With reference to Spinoza, the Cologne-based Austrian artist Lukas Marxt (*1983) focuses on natura naturans. In other words, Marxt treats the idea that “nature does what is has to do” in an active sense. The jury was impressed by the metaphysical and minimalist aesthetics of the video Reign of Silence. A static shot features a calm lake before a mountain. A radio-controlled boat enters the scene, creates a spiral on the surface of the lake, and then leaves again, after which the spiral slowly disappears. It is not possible to identify any visual or acoustic human presence. Marxt evokes the likes of Robert Smithson, Richard Long, or James Benning, but he updates their contemplative language of land and performing art in a personal and poetic way.

 

III)

Anaïs met den Ancxt & Grégory Lasserre, Fluides, 2011

Interactive installation

Fluides is an organic and reactive installation in which water serves as an interface between the participant and the work. Depending on the intensity of electrostatic energy and various reciprocal actions from the public, different light and sound waves are produced on the surface. The jury acknowledges the exploration of unconventional interfaces for furthering the dialogue between the public and the work in an intuitive form.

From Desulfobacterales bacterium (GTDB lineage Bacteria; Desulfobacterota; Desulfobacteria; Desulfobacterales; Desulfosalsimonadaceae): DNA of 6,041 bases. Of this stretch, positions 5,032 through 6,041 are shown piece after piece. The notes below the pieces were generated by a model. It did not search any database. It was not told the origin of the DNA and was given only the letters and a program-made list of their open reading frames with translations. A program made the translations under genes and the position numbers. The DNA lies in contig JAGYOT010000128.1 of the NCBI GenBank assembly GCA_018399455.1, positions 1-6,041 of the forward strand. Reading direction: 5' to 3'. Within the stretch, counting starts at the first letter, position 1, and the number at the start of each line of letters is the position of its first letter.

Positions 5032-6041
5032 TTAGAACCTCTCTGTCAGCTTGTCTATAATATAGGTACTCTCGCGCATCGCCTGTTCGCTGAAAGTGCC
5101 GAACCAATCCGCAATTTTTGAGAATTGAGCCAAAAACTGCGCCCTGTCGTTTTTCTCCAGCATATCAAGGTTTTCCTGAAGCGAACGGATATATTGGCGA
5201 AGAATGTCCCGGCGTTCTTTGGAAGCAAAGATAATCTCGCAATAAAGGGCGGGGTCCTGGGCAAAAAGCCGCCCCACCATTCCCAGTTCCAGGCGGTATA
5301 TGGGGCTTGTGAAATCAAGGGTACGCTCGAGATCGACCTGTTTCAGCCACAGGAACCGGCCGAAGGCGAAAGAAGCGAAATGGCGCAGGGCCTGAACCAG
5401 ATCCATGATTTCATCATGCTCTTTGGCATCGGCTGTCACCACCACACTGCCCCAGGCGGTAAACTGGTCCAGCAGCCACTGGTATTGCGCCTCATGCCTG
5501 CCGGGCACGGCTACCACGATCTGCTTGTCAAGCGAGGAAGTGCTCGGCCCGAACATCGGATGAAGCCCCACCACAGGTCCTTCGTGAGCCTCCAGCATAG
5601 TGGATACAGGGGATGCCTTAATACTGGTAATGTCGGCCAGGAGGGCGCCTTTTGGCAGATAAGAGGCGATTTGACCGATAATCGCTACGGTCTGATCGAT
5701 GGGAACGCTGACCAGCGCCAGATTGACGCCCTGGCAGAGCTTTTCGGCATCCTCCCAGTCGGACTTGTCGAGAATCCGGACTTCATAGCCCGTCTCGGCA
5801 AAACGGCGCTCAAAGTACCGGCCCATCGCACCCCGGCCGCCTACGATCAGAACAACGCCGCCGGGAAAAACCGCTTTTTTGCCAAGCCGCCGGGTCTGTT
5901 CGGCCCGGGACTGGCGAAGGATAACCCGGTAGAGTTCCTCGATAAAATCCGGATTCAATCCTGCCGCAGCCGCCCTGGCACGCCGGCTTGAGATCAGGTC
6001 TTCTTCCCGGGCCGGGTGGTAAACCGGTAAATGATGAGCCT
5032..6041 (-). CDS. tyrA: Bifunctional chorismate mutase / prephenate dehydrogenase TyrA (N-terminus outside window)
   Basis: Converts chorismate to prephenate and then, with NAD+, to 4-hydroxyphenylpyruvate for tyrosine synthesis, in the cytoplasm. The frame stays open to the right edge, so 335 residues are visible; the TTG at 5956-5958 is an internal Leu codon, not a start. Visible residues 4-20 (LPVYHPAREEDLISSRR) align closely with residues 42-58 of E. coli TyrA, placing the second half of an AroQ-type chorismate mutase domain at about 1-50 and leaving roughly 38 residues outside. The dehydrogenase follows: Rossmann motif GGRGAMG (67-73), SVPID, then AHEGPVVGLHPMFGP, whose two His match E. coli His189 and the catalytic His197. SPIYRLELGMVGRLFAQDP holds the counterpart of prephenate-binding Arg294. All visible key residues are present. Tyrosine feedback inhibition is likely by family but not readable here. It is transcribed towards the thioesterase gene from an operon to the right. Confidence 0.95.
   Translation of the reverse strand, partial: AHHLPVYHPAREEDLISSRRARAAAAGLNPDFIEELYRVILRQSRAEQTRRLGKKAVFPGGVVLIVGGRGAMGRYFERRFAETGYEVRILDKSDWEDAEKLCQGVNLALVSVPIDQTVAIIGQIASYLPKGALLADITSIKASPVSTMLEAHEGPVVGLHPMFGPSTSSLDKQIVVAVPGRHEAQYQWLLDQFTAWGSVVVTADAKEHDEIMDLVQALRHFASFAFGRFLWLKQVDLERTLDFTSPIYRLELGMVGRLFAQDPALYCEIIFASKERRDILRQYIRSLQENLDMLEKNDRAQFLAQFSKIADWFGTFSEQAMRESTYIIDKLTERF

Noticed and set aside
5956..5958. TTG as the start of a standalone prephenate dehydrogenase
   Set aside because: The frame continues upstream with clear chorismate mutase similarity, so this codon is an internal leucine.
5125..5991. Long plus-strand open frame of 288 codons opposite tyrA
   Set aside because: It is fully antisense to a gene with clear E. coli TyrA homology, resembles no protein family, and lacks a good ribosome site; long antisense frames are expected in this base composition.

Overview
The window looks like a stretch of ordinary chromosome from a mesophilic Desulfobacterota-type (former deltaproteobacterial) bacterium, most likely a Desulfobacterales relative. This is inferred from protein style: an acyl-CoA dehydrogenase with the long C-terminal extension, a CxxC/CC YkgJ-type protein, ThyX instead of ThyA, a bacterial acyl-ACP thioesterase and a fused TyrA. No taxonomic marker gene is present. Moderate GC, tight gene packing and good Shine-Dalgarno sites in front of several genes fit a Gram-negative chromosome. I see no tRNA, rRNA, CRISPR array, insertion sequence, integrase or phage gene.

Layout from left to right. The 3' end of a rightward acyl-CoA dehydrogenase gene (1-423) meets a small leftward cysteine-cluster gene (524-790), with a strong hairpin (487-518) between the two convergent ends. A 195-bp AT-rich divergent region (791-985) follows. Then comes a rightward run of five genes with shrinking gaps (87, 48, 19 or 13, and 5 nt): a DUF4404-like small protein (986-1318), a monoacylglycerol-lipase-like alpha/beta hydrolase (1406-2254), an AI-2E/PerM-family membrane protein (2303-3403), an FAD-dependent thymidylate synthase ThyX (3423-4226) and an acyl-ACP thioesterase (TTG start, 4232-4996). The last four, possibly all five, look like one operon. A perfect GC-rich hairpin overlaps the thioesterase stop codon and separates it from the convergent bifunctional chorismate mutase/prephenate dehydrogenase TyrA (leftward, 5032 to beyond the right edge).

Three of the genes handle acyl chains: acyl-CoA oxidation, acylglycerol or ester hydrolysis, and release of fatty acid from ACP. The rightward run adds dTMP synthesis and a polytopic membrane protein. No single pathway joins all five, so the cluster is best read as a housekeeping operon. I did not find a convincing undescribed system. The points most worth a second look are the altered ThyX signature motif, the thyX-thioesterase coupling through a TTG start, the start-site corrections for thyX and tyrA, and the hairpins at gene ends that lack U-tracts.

Borja Rodríguez Alonso, Why, 2013

Single-channel video, 4’53’’

The work by the Spanish artist Borja Rodríguez Alonso (*1987) reflects on the impact media have on our daily lives and on our perception of mass society. His work casts light on the dynamics and paradoxes associated with the current mass participation in social networks. The jury was impressed by the critical questions posed by the single-channel video Why. Based on Google’s search help, the video shows how certain words or phrases that are entered are automatically completed. Although Google algorithms are not open to scrutiny, they are ascertained from data collected from countless Internet users and the results of interpolations. These suggestions reflect our interests, stereotypes, and fantasies, but they can also exercise an influence on our browsing behavior. Why confronts us with our current media conditioning and standardization through its simple but well-thought-out documentation of various search entries

The exhibition entry can be viewed here...

Edith-Russ-Haus for Media Art, Katharinenstraße 23, D-26121 Oldenburg, Tel.: +49(0)441/235-3208, Fax.: +49(0)441/235-2161
Opening Hours: Tuesday - Friday 14:00 -18:00, Saturday - Sunday 11:00 - 18:00, Monday closed info@edith-russ-haus.de
Imprint     Sitemap     
Ein Ausstellungshaus der
Stadt Oldenburg